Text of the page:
People v Cioto
2011 NY Slip Op 00104 [80 AD3d 875]
January 13, 2011
Appellate Division, Third Department
Published by New York State Law Reporting Bureau pursuant to Judiciary Law § 431.
As corrected through Wednesday, March 9, 2011

The People of the State of New York, Respondent, v Michael Cioto, Appellant.

[*1] Andrew Kossover, Public Defender, Kingston (Mari Ann Connolly Sennett of counsel), for appellant.

Holley Carnright, District Attorney, Kingston (Joan Gudesblatt Lamb of counsel), for respondent.

Rose, J. Appeal from a judgment of the County Court of Ulster County (McGrath, J.), rendered June 18, 2008, upon a verdict convicting defendant of the crimes of robbery in the first degree, robbery in the second degree, burglary in the first degree and grand larceny in the fourth degree.

Defendant and two codefendants confronted the victim late at night; one of the codefendants displayed a BB gun that looked like a real handgun and the trio then forced the victim into his residence. The victim was threatened, kicked and struck, his apartment was ransacked in a search for money and drugs, and his jewelry was stolen. Defendant was arrested the next day and, following a jury trial, he was convicted of robbery in the first degree, robbery in the second degree, burglary in the first degree and grand larceny in the fourth degree. He was then sentenced as a second violent felony offender to an aggregate prison term of 15 years, with five years of postrelease supervision.

On appeal, defendant argues that he was deprived of meaningful representation because his counsel pursued an intoxication defense that conceded defendant's presence at the scene of the crime. In our view, however, counsel's attempt to establish that defendant was too intoxicated to form the requisite intent reflects the pursuit of a recognized defense strategy that was appropriately tailored to the facts of the case (see People v Benevento, 91 NY2d 708, 714[*2][1998]; People v Rodabaugh, 26 AD3d 598, 599-600 [2006]). Counsel clearly and consistently developed this defense throughout the trial, and County Court found that it had sufficient support in the record to give an intoxication instruction. In any event, a mere disagreement with strategy or tactics will not rise to the level of ineffective assistance of counsel (see People v Flores, 84 NY2d 184, 187 [1994]; People v Rivera, 71 NY2d 705, 708-709 [1988]). Nor is defendant correct in claiming that counsel elicited prejudicial information regarding other charges pending against him. Rather, the elicited information pertained to charges pending against the victim. Although defendant also complains that defense counsel did not make any objections at trial, he has not identified any legitimate or sustainable points for objection (see People v Camerena, 42 AD3d 814, 815 [2007], lv denied 9 NY3d 921 [2007]). Viewing the totality of the record, we conclude that defendant was provided with meaningful representation (see People v Caban, 5 NY3d 143, 152 [2005]; People v Massey, 45 AD3d 1044, 1047-1048 [2007], lv denied 9 NY3d 1036 [2008]; People v Rodabaugh, 26 AD3d at 600).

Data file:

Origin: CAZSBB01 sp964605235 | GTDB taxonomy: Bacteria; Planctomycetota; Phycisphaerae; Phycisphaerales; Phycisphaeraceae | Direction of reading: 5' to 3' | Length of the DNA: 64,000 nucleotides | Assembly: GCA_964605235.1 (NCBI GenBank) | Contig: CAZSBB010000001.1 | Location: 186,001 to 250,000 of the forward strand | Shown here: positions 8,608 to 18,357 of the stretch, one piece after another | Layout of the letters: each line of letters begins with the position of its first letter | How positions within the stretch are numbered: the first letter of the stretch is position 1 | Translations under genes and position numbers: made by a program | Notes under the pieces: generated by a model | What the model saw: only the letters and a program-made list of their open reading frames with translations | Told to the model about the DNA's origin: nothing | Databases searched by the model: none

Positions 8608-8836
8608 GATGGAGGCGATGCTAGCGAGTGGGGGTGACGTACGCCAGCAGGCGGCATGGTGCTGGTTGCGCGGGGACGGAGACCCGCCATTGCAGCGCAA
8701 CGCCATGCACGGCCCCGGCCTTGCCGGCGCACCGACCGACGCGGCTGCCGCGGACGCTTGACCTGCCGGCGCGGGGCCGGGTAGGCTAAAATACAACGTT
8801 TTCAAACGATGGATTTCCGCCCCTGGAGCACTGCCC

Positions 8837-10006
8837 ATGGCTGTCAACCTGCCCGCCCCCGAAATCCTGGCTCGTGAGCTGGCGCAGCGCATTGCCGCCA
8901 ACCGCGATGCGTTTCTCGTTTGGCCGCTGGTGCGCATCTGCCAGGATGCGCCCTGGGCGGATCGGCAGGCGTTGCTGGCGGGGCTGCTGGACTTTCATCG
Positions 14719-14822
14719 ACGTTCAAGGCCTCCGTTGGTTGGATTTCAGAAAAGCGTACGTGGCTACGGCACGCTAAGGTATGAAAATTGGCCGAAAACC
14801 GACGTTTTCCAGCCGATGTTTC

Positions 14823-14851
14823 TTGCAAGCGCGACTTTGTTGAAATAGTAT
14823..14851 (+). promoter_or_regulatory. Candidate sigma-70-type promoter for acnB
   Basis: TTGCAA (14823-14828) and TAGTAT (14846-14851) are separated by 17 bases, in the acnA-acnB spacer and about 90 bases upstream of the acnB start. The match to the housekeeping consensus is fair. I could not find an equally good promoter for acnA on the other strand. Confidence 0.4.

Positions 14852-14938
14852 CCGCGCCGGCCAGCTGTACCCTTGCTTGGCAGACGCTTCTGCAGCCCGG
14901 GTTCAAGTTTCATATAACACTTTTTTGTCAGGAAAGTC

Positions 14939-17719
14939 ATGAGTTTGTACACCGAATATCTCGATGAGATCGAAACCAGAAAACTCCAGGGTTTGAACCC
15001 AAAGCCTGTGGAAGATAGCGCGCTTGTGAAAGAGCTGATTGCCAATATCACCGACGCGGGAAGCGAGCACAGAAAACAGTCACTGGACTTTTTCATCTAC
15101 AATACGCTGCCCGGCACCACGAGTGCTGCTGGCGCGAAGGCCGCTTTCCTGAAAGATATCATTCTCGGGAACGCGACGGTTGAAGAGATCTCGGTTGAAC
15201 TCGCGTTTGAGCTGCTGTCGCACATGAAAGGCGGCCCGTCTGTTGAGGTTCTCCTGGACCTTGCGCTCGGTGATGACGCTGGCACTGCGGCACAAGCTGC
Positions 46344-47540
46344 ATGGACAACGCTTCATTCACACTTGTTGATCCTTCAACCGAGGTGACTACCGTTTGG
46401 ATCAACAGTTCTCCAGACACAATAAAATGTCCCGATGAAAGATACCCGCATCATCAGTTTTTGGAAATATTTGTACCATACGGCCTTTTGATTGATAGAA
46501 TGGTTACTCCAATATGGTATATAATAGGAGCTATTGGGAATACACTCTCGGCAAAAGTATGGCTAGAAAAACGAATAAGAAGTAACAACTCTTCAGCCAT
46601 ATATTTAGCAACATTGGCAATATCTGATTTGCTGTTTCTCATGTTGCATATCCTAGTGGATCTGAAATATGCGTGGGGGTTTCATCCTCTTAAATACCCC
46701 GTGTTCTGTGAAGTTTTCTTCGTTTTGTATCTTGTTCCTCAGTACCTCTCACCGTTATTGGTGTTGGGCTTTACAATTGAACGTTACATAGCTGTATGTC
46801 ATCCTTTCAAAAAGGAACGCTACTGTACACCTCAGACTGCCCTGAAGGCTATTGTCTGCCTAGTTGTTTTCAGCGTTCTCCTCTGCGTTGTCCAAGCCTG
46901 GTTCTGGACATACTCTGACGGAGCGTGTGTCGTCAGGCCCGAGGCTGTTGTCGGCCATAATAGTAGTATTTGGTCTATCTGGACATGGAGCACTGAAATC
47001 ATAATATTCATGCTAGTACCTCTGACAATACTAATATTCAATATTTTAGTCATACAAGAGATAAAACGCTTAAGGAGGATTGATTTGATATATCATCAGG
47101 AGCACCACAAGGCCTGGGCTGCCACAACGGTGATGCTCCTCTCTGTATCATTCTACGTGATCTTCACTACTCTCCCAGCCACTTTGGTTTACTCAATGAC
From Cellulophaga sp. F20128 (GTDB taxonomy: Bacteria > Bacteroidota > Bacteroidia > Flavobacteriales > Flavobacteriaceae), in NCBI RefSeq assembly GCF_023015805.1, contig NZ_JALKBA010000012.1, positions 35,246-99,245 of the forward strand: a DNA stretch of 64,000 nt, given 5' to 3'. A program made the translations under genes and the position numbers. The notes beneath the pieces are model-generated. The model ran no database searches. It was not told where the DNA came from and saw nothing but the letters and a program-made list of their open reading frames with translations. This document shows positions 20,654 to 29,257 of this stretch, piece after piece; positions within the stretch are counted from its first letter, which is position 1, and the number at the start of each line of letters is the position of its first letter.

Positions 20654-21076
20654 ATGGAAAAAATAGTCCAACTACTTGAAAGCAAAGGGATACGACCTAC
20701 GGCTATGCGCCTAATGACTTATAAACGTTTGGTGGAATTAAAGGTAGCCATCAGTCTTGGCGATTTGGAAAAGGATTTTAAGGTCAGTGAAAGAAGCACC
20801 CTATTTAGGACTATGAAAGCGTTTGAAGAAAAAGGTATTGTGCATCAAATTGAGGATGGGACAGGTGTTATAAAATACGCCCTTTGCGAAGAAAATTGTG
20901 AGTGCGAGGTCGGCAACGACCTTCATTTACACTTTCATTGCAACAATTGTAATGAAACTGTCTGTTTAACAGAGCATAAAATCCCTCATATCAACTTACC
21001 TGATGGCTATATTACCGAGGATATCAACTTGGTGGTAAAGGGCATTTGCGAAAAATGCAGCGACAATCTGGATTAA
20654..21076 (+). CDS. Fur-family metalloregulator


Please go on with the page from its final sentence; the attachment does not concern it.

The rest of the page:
As for defendant's challenge to his sentence, we find no basis in the record for his claim that he was penalized for exercising his right to trial (see People v Pena, 50 NY2d 400, 412 [1980], cert denied 449 US 1087 [1981]; People v Bush, 75 AD3d 917, 920 [2010]). Given the nature of the crimes and defendant's extensive criminal history, including that he is a second violent felony offender and was on parole at the time he committed these crimes, we find no extraordinary circumstances that would cause us to reduce the sentence on the ground that it is harsh or excessive (see People v Bush, 75 AD3d at 920; People v Massey, 45 AD3d at 1048).

Peters, J.P., Lahtinen, Kavanagh and Egan Jr., JJ., concur. Ordered that the judgment is affirmed.